Introducing your brand new ‘Head Coach’ bot. The Head Coach plugin helps you to regularly take a moment to reflect on how you are feeling. The Mattermost ‘Head Coach’ will send you a daily reminder message to rate “How is your emotional health today?” through a simple UI. You can also make a note of any specific factors that are contributing to your current mental state.

Head Coach will acknowledge your submission and provide guidance on [how] you can either improve your mental state or share your energy with others.

And here are some comments from the reviewers:

  • “This project tackles a widespread problem front and center, every company chat needs this bot, stat.”
  • “Super cool video!”
  • “This person knows how to hackathon. Very complete submission that actually works. Video was a nice touch.”

3rd place: Unconferenced

Submission | Demo | Source Code

Our third place submission by John Brown is a tool called Unconferenced, which is “a new take on conferences during remote times” that uses a forked version of Jitsi Meet.

Here is an excerpt from the submission problem statement: 

Knowledge sharing can be difficult in a work from home (WFH) environment. It’s harder to share small bits of knowledge or discuss things in a natural way like you could around a coffee maker.

Unconference seeks to create a flexible solution of providing a space for informal knowledge sharing, entirely self-directed. With a website to provide structure and promotion for Jitsi Meetings, unconference closes the gap on knowledge sharing in a WFH environment.

Unconference isn’t just a replacement for streaming a panel talk or tutorial presentation. It’s those things, with live interaction, without the need to do a bunch of setup ahead of time. Just jump in, knowledge share on one platform, and then go see what else is happening!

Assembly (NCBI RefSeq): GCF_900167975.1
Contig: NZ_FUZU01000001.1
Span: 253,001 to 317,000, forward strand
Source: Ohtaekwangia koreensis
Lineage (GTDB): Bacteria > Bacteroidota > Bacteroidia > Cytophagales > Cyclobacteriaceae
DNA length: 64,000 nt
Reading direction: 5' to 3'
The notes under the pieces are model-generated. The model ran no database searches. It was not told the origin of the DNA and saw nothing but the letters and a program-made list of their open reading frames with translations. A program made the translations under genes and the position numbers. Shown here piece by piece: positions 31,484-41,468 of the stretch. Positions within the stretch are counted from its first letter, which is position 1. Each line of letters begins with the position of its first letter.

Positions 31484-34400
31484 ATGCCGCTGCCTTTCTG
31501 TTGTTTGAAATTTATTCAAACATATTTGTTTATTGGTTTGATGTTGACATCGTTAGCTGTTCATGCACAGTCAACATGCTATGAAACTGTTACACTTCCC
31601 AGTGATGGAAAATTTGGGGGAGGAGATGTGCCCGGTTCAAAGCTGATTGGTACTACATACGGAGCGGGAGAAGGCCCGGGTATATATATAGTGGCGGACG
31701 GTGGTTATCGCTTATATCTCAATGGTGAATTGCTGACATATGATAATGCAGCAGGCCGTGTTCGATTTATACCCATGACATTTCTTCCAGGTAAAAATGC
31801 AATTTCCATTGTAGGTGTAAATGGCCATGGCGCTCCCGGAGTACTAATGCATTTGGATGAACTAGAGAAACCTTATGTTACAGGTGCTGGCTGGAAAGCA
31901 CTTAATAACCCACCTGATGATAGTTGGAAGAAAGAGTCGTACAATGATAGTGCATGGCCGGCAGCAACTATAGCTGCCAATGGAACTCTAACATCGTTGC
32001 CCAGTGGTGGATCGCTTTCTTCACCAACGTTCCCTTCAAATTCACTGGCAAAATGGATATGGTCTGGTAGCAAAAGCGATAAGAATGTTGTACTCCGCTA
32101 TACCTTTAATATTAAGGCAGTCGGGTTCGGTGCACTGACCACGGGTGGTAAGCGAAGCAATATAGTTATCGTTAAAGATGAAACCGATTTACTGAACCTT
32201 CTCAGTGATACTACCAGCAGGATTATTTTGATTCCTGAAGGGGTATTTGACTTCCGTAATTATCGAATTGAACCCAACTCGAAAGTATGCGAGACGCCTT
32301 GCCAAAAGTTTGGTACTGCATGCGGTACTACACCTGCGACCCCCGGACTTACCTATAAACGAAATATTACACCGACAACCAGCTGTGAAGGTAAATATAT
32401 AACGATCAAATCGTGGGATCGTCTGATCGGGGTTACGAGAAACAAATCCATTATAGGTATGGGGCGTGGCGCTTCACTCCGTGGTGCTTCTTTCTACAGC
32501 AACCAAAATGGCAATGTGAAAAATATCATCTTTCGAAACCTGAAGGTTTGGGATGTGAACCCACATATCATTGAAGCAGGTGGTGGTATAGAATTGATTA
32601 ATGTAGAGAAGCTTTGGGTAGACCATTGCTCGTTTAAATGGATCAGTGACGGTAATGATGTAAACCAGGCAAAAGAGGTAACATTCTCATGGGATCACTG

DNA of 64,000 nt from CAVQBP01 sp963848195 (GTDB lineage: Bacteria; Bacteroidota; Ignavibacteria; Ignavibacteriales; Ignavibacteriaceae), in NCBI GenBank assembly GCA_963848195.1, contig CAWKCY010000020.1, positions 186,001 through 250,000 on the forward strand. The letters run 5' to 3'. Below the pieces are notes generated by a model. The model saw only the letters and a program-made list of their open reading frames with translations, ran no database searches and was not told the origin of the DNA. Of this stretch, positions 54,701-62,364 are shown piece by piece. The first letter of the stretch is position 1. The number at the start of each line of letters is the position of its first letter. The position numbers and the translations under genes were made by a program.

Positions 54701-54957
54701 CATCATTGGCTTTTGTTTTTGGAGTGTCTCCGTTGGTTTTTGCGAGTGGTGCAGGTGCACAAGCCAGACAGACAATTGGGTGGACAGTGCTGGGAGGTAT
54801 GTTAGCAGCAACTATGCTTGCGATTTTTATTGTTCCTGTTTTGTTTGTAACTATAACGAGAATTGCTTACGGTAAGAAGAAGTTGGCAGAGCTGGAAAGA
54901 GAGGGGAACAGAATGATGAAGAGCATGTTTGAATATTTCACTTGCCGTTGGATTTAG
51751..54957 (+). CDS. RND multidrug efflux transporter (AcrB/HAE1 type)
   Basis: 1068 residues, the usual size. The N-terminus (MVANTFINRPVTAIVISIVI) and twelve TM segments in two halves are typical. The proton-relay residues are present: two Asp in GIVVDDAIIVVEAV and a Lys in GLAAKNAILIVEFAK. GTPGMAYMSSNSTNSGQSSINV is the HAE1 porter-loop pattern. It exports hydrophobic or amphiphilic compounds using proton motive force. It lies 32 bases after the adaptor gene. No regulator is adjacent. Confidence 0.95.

And here are some comments from the reviewers:

  • “Very complete, which is quite impressive over the short time period. The way they forked Jitsi and added functionality is also impressive.”
  • “Uses a forked version of Jitsi, kudos for pulling those changes through.”
  • “Really loved the demo. Looks very cool and I would definitely try this out!”

Conclusion

While those submissions were the winners, there were many other great projects that are worth taking a look at. All submissions are public on our GitHub repository.

You can view a short recap video of the event as well as recordings of our two pregame panels, Lessons from Transitioning to Remote Work and Overcoming Fears to Participate in Hackathons on YouTube.

We are also holding a lottery for exclusive Jitsi/Mattermost swag for those who are interested! Complete this form for a chance to win.

We appreciate everyone who participated and hope to see you at future hackathons!

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Emily Cook

Emily Cook is a software developer working as the Open Source Community Manager at Mattermost. She is a passionate advocate of open source, tech education, and anything to do with advancing STEM opportunities for women and minorities. In her spare time she likes to travel, dote on her dog, and run her very small Etsy shop.